THE timing could not have been better for a whirl in Hyundai’s rejuvenated Tiburon sports car.
It was just the tonic for this tester, who turned 40 shortly before climbing into the cockpit of the Korean speedster.
We share a similar journey, the Tiburon and I: both have hit middle age and are looking to stay in the fast lane a little longer.
The Hyundai was launched in 2001, which in sports car terms, means it has moved into the mid-life crisis zone.
Fortunately, its makers have given the Tiburon _ a name which apparently is Spanish for shark _ a good enough nip-and-tuck to allow it to keep charging on.
There’s no doubting that while it may not be as swift as some of its younger rivals, the looks and determination are still there.
Heads turn as you zoom into the gym car park, fully energised by this look-at-me machine.
The “ts’’ limited edition version, as tested, is particularly stunning, available only in a vivid blue.
This special release variant comes with a power tilt-slide sunroof, perforated black leather interior trim, special badging, special key ring and monogrammed carpet mats.
Tiburon V6 arrives with enhancements inside and out and improvements to safety, comfort and suspension.
The latest version of Hyundai’s and arguably Korea’s best looking car has a new nose, high-riser rear wing and a new design for its 17’’ alloy wheels.
For extra safety, Tiburon adds ESP — with integrated Traction Control — and front seat side thorax airbags to its standard dual front airbags, ABS, EBD, front seat belt pre-tensioners and load-limiters among other features.
Cornering is more direct with new front suspension lower control arms and bushes.
Tiburon’s air-conditioning is now fully automatic and there’s a new high quality audio system and super cool, blue-hue instrument lighting.
A revised front bumper and a full-width lower grille with two horizontal bars and fog light pods at each side, give Tiburon a much wider look and bolder presence on the road.
Exterior colours for the rest of the variants are solid Shine Red, Continental Silver metallic and mica Stone Black.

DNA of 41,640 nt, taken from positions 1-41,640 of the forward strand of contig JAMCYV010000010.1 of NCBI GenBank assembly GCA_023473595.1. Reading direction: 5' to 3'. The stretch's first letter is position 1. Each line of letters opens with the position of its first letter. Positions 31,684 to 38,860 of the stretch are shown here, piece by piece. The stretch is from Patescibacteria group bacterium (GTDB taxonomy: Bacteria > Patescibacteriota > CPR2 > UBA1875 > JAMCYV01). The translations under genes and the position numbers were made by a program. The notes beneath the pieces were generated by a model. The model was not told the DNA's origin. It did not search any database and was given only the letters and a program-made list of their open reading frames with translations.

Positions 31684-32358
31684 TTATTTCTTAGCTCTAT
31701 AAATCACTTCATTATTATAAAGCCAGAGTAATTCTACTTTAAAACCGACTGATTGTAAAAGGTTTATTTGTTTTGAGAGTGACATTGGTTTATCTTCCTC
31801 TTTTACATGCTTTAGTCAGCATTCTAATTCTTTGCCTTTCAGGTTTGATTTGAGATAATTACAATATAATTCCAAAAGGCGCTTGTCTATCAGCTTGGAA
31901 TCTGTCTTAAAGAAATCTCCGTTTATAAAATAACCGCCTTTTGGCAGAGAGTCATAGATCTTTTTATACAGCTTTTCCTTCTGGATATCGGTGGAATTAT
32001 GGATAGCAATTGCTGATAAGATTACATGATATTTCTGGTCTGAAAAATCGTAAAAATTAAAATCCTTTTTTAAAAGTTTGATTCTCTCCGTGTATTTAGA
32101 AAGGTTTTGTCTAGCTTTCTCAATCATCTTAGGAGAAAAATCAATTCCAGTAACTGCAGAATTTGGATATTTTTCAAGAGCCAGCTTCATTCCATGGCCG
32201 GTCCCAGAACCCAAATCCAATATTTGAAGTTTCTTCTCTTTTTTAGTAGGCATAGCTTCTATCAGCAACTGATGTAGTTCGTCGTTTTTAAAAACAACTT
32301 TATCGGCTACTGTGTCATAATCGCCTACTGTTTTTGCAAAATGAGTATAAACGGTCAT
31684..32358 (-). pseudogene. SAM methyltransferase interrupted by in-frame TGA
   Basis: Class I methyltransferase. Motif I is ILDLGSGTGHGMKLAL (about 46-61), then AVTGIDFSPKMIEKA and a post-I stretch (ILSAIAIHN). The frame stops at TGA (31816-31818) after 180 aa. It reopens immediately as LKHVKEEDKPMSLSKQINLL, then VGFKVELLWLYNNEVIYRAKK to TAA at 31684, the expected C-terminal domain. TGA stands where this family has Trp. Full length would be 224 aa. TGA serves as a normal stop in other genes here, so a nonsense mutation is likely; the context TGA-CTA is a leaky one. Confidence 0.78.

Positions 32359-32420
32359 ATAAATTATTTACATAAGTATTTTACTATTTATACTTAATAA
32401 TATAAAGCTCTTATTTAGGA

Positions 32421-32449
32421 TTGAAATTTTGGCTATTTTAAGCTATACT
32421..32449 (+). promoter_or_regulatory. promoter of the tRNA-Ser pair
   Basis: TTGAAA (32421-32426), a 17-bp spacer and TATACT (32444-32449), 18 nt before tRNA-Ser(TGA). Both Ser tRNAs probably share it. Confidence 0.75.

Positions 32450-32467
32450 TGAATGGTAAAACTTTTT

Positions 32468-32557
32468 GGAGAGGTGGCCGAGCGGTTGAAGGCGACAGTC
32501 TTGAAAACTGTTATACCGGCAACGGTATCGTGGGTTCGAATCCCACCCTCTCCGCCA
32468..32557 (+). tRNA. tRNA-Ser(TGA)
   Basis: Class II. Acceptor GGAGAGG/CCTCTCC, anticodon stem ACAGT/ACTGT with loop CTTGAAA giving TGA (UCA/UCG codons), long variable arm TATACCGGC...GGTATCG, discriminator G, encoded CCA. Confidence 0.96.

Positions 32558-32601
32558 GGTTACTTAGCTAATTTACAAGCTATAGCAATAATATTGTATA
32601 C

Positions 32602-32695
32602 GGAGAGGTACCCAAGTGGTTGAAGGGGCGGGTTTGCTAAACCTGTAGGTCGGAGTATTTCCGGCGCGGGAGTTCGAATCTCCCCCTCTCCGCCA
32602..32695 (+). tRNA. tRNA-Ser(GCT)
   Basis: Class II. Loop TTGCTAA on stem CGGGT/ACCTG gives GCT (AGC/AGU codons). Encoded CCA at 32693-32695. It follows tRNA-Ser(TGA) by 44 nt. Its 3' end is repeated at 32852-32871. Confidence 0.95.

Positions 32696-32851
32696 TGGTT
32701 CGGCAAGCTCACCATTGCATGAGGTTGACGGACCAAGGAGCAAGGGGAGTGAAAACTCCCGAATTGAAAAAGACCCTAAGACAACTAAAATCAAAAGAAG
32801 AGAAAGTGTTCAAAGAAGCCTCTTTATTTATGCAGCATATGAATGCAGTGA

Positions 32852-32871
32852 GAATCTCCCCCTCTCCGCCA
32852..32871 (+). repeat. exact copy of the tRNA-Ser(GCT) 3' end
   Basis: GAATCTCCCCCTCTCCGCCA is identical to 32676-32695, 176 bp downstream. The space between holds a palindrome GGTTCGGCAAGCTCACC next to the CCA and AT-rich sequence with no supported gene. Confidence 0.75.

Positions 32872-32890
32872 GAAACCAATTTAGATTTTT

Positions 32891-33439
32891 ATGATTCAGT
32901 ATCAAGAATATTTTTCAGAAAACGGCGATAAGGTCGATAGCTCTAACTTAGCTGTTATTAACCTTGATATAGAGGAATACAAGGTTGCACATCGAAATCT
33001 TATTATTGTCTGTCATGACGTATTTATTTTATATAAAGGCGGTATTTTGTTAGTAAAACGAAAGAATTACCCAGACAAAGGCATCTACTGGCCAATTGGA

Standard equipment for all Tiburon’s include cruise control, leather steering wheel rim and auto gearshift knob, engine immobiliser, remote central locking with alarm, electric windows and door mirrors and a trip computer.
The driver’s seat offers adjustable cushion height and tilt and backrest lumbar support while the passenger seat has a memory return to its pre-set position after flipping forward for kerbside access to the rear seats. The two rear seat backs split 50/50 and fold forward for that odd extra big load.
For taller drivers, however, there’s not a great deal of headroom and this combined with poor visibility rearward represent two of the coupe’s shortcomings.
Tiburon still offers an enthusiastic drive to back up its fast looks.
Thanks to its 123kW ‘Delta’ all-alloy, 2.7 litre, quad-cam, 24-valve, V6 engine, it can dash from 0-100km/h in just over 8 seconds.
This is aided by a slick six-speed manual transmission that has ratios closely spaced to deliver brisk acceleration.
Despite its performance credentials, Tiburon is quite fuel efficient averaging around 10 litres for every 100km covered.
Underneath, there’s big four-wheel disc brakes, all-independent suspension with Sachs gas dampers, MacPherson struts up front, a multi-link arrangement with Chapman struts aft and stabiliser bars front and rear, all tuned on the sporty side but with a ride comfort element.
Like all Hyundai models, Tiburon comes with Australia’s first unlimited kilometre new car warranty, applicable within Hyundai’s original and longest-established factory five-year term.
Price is another of the Korean “Shark’s’’ big drawcards.
The Tiburon is available at $34,990* for the six-speed manual and $36,780* for the Selectronic sequential automatic, with a factory-fitted power tilt/slide sunroof just $1500 extra. The special edition “ts’’ model, with its added trinkets, is priced from $37,590.
It is a must-consider for those who refuse to accept the rapid onset of middle age.